The case of the day is Rana v. Islam (S.D.N.Y. 2015). Mashud Rana alleged that the defendant, Monirul Islam, Bangladesh’s former consul general in New York, and his wife, Fahima Tahsina Prova, had lured him to the United States to work as a domestic servant with false promises and then mistreated him. We’ve seen similar cases before, including my bête noire, Gurung v. Malhotra. Here, Islam moved to dismiss for want of subject matter jurisdiction and on grounds of insufficient service of process.
The jurisdictional issue was consular immunity. To name the issue is to give the answer: unlike diplomatic immunity, consular immunity extends only to acts undertaken in the exercise of consular functions. Hiring a domestic employee abroad and making promises abroad to the new employee are not acts undertaken in the exercise of the consular function. Moreover, under Article 43 of the Vienna Convention on Consular Relations, there is an exception to consular immunity in cases where the claim arises out of a contract the consular official made in which the official did not contract as agent for the sending state.
Service of process was made on the concierge of an apartment building in New York where Islam and Prova had lived. If the defendants had actually been living in the building at the time of the service, service on the concierge would have been valid. However, Islam and Prova submitted affidavits, where were not contradicted, stating that the day prior to the service, they had flown to Morocco with no intent to return, and that since then they have been residing in Morocco. Moreover, they had never owned the New York apartment; it was owned by the Bangladeshi consulate general. The timing was unfortunate for Rana, but the decision seems clearly correct.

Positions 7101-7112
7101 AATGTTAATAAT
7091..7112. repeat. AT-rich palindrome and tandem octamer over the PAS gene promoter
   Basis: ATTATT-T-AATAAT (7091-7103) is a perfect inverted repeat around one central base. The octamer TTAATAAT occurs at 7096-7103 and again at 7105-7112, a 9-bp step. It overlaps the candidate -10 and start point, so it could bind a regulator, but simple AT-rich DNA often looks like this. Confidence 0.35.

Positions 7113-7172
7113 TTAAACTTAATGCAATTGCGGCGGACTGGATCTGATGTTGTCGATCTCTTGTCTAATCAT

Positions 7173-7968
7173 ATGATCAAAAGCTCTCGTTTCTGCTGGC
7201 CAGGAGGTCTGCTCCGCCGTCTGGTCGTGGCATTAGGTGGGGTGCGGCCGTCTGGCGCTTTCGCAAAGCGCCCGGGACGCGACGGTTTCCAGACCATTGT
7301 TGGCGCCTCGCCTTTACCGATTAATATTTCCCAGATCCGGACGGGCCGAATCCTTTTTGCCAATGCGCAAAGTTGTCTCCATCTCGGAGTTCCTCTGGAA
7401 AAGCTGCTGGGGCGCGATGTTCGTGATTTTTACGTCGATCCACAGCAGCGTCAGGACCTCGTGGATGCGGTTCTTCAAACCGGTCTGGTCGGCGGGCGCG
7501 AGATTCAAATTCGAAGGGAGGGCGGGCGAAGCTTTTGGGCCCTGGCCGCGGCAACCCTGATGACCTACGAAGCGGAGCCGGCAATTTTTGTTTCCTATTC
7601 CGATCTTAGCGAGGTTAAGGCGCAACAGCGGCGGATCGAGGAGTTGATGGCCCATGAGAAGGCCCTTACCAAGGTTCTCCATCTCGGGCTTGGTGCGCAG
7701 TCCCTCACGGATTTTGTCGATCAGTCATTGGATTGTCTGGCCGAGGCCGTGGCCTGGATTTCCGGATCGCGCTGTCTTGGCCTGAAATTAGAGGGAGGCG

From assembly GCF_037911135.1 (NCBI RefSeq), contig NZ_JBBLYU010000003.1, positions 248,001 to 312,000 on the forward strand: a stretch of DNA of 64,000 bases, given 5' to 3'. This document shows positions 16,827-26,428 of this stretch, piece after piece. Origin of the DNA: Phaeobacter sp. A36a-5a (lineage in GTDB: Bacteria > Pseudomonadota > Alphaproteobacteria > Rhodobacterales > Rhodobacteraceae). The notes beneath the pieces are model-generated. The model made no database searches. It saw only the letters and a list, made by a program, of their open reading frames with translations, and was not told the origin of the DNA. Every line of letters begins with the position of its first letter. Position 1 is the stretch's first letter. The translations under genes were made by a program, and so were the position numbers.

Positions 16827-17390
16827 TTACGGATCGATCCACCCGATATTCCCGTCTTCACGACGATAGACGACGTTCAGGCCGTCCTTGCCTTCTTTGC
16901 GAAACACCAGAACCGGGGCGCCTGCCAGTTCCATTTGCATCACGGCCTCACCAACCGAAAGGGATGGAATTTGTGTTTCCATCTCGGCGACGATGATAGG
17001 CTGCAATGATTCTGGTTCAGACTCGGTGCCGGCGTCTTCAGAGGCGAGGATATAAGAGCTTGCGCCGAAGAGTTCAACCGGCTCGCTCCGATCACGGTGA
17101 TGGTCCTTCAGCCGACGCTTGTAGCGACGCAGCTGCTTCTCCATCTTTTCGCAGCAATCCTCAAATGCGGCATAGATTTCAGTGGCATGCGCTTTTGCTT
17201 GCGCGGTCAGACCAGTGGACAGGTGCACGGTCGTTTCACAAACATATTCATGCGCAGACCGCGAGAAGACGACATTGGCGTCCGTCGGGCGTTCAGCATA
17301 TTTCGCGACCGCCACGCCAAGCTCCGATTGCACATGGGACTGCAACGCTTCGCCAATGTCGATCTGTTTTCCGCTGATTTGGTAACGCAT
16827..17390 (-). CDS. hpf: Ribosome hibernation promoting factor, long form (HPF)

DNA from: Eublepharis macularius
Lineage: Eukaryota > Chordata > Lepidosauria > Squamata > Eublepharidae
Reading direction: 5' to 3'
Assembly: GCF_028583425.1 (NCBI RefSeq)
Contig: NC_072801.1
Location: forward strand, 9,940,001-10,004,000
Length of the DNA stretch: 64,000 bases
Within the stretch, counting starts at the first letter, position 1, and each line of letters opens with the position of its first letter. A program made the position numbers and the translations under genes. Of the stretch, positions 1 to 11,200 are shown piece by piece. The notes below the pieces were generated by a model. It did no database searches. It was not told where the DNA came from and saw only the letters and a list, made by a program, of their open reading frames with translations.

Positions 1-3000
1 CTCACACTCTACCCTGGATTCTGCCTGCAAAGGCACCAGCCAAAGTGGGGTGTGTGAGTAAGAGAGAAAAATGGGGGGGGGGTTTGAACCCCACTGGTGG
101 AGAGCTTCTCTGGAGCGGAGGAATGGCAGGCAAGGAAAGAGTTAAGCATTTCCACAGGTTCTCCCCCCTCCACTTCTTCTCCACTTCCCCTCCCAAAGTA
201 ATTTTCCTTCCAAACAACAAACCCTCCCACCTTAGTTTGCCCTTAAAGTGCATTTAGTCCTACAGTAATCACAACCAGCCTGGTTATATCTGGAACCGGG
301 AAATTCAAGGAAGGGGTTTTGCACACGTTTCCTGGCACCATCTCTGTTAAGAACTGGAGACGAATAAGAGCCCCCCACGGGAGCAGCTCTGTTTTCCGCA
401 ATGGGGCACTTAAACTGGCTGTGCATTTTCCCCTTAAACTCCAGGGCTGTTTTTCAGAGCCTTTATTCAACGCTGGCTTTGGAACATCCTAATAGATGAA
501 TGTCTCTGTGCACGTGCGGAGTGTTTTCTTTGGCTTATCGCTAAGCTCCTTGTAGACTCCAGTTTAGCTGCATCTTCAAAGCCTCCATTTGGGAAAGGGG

But in a twist, the court authorized Rana to make service on Islam and Prova’s US lawyers under FRCP 4(f)(3). This seems permissible. So Islam and Prova’s reprieve from US jurisdiction will be short-lived.